And that technique is in turn an expression of Boetticher’s overall strategy of reducing his mise-en-scene to an expressive minimum. The central scene in which the Mescalero band chase the travellers to an abandoned station is a beautiful example. The landscape is all dunes, no topography to speak of, so that the action is entirely defined by the placement of the figures in the frame, and the refuge to which they’re fleeing is little more than a sketch of a fort, a set about as minimal and notional as the one in Dogville. Though in this instance the sketchiness has more dramatic meaning, since no walls means little cover. And dramatic impact is what Boetticher’s minimalism is all about. He completely understands, as not enough directors do, that the dramatic potential of the Cinemascope frame doesn’t lie in how much you can cram into it, but how much you can leave out.

Boetticher delineates his setpieces with geometric precision, and explores different visual themes with each one. Thus the horizontality of the desert siege (low walls, flat dunes, prone bodies) compares with the verticality of the final confrontation (culminating in the glorious, ominous crane shot that ends the film). In the various stand-offs, Boetticher very carefully triangulates the action for the viewer, even going to the trouble of providing us with Boone’s and Whit’s POV shots of the central action in the climactic scene. This is a very effective and disorienting, but perfectly logical, violation of classical style, which would normally pick the ‘best’ establishing angle on an iconographic scene and stick with it.

Each of the film’s set pieces is beautifully constructed, and the sinew connecting them is elegant and spare, but there’s still room for the surprising characterisation that makes the best of these films so memorable. Boone is one of the most likeable ‘villains’ in the genre (if you define ‘villain’ as somebody who intends to kill the hero), and, like Richard Boone in The Tall T, he’s an outlaw who’s craving the comforts of civilisation. This longing is very nicely written, as is Boone’s relationship with Whit, and Roberts and Coburn make a good team. Boone’s mildness, and Brigade’s apparent pig-headedness, bring a good deal of moral complexity to the film’s central relationships.

Even in a taut dramatic showdown, Boetticher and Kennedy weave idiosyncratic character bits into the texture of the conflict. I love how Billy’s voice cracks and splays when he realises he’s been outflanked in the opening scene, and the later scene in which he’s similarly psyched out is wonderfully written and staged, with each of the characters’ personalities determining how the stand-off plays out. And the capper of that scene is wonderful. I love how not one, but two scenes in the film rely dramatically on horses responding realistically to gunshots – how often do you see that in a western?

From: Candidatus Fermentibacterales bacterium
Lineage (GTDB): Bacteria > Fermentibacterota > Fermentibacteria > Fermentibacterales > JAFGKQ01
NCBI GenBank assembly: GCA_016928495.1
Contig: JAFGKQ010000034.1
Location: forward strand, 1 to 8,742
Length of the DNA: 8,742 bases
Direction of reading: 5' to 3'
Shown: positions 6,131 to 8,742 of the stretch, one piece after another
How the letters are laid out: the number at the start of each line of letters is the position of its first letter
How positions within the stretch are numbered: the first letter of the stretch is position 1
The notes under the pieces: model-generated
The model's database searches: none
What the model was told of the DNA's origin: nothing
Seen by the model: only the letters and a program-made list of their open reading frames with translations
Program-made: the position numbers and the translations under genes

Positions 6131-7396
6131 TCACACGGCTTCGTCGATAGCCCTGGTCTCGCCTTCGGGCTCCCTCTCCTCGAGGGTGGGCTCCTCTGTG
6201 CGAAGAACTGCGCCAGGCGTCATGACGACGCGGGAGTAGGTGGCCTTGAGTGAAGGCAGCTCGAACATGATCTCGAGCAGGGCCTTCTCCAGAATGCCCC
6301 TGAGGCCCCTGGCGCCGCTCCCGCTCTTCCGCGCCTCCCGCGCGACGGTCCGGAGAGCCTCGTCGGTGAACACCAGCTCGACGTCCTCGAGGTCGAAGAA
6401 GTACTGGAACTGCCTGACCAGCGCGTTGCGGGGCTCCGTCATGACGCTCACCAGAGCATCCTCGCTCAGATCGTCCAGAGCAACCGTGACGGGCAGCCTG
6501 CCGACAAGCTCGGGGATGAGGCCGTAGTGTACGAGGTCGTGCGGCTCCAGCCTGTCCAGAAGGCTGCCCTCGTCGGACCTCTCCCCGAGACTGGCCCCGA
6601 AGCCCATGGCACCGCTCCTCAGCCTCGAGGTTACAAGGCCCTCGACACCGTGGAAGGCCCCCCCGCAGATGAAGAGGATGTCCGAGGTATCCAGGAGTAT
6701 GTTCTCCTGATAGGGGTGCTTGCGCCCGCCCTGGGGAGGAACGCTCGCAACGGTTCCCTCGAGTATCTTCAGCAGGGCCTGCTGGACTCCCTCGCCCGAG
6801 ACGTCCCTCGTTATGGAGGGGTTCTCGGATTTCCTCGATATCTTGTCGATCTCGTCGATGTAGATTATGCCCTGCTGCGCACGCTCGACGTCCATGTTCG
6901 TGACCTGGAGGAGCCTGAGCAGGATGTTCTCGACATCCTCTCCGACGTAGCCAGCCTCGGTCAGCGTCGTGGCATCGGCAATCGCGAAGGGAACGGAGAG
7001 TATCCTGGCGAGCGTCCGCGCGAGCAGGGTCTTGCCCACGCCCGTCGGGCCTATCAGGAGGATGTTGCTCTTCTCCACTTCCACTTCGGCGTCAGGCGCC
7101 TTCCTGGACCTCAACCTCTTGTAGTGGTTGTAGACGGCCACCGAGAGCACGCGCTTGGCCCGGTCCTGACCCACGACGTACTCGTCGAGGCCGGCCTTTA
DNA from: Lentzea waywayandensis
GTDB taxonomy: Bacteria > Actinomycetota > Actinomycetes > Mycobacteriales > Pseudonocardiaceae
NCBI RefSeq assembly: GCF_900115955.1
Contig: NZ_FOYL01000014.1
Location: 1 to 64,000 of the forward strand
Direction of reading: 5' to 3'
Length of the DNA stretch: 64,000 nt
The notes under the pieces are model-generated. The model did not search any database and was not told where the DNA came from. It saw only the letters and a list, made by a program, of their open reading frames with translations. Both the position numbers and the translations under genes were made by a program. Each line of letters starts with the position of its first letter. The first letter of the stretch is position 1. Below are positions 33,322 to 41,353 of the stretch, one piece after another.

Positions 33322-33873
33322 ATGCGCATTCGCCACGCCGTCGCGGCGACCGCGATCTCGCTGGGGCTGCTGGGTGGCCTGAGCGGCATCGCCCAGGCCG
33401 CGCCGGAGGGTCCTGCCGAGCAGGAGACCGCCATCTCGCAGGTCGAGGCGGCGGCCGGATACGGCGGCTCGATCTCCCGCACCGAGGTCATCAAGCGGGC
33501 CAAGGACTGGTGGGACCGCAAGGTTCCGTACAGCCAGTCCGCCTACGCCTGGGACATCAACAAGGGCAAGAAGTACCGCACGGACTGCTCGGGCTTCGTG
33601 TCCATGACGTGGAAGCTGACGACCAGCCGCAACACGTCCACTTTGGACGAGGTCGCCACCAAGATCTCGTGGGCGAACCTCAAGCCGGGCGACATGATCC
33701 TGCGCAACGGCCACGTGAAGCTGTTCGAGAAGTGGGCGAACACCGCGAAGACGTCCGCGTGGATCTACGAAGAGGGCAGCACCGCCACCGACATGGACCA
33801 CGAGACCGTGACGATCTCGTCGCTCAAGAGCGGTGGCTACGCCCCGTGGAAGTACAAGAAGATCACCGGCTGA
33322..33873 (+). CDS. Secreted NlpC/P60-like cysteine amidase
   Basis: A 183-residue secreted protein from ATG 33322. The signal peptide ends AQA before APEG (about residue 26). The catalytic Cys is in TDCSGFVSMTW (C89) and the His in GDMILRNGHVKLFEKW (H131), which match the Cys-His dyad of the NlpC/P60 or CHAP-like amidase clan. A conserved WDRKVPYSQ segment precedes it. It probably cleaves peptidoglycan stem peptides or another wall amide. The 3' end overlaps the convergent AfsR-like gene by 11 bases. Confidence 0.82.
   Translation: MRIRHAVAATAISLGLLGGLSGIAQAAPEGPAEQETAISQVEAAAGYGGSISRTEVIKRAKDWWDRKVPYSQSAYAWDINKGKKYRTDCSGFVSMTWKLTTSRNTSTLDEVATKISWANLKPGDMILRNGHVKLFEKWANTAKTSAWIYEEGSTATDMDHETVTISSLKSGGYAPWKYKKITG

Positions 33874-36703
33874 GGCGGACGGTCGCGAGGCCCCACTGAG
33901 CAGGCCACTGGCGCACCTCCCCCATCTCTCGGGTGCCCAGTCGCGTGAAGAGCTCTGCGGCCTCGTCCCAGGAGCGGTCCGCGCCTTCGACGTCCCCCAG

There’s one obvious weak point to the film, however: Karen Steele. She’s not as much of a liability as in her other two films in the series, maybe because she seems to have less dialogue to deal with, but her simultaneously stiff and limp readings certainly don’t communicate ‘tough frontier gal’ very effectively. She completely flubs her biggest scene – so badly that it almost plays as comedy. It’s plausible enough as written, but she simply doesn’t have the chops to sell the series of sharp, quick reversals it requires.
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It’s the scene where the Mescaleros want to trade her for a horse. Brigade cautions her, “whatever you do, don’t break down”; “I won’t break down,” she pouts, then immediately does that very thing, before the Indians have even done anything threatening. Brigade responds with sexist disgust, then she reveals the plausible reason for her breakdown, the oblique revelation of her husband’s slaughter. The problem is that she’s not convincing in any of her poses – pride, terror, grief, defiance – so she just comes off as emotionally immature – the very thing Brigade arrogantly presupposes and which the interplay within the scene is supposed to contradict.
As for domino’s specific complaints about the film, I can’t afford the luxury of judging films by the plausibility of their MacGuffins (!), but the motivating wrong committed in the film’s back story, though certainly ghastly, doesn’t strike me as outrageously unbelievable. In fact, the mere fact of its ghastliness – which is just about all we get to know or need to know about Frank, who’s also something of a MacGuffin – makes the action of the film more plausible for me, not less. Something extraordinary had to have made Brigade the way he is, and it’s a telling character bit that Frank himself barely remembers the incident.

I also like how Brigade’s scheme makes a virtue of the biggest problem with chase films: the chaser always has to catch up to the chase, so any delay or distraction along the way runs the risk of smacking of dramatic convenience (a.k.a. “what’s the matter, do they want to get caught or something?” syndrome). And actually, Brigade’s scheme of taking Billy as hostage rather than bounty has an appealingly brutal directness about it.
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I’m guessing he looked up “Psychopaths” in the Frontier Yellow Pages and found that Frank was unlisted, so how else is he going to track him down, assuming Frank is smart enough to keep a low profile?

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Re: The Boetticher / Scott Westerns

#87 Post by knives » Tue May 03, 2011 6:01 pm

To be honest I'm going to be on Domino's side on this one for the big picture even if I disagree on the specifics. I don't see anything particularly problematic with the storyline. What needs to be there is there and that's fine. I've never really cared for the film outside of the film anyways. Instead my biggest problem is all of the character interactions ring false. These films live and die by how believable their microcosms work and all of this came together like bull. The one character who seemed stable as a character and interacted in a plausible way was Van Cleef. Everyone else was dead, but especially the relationship between Scott and the criminal he captured. Likewise if to a far lesser extent Coburn and Steele were very enjoyable even if they still were reaky when they had to act off of someone else. This is the one Scott film that would be infinitely better without him.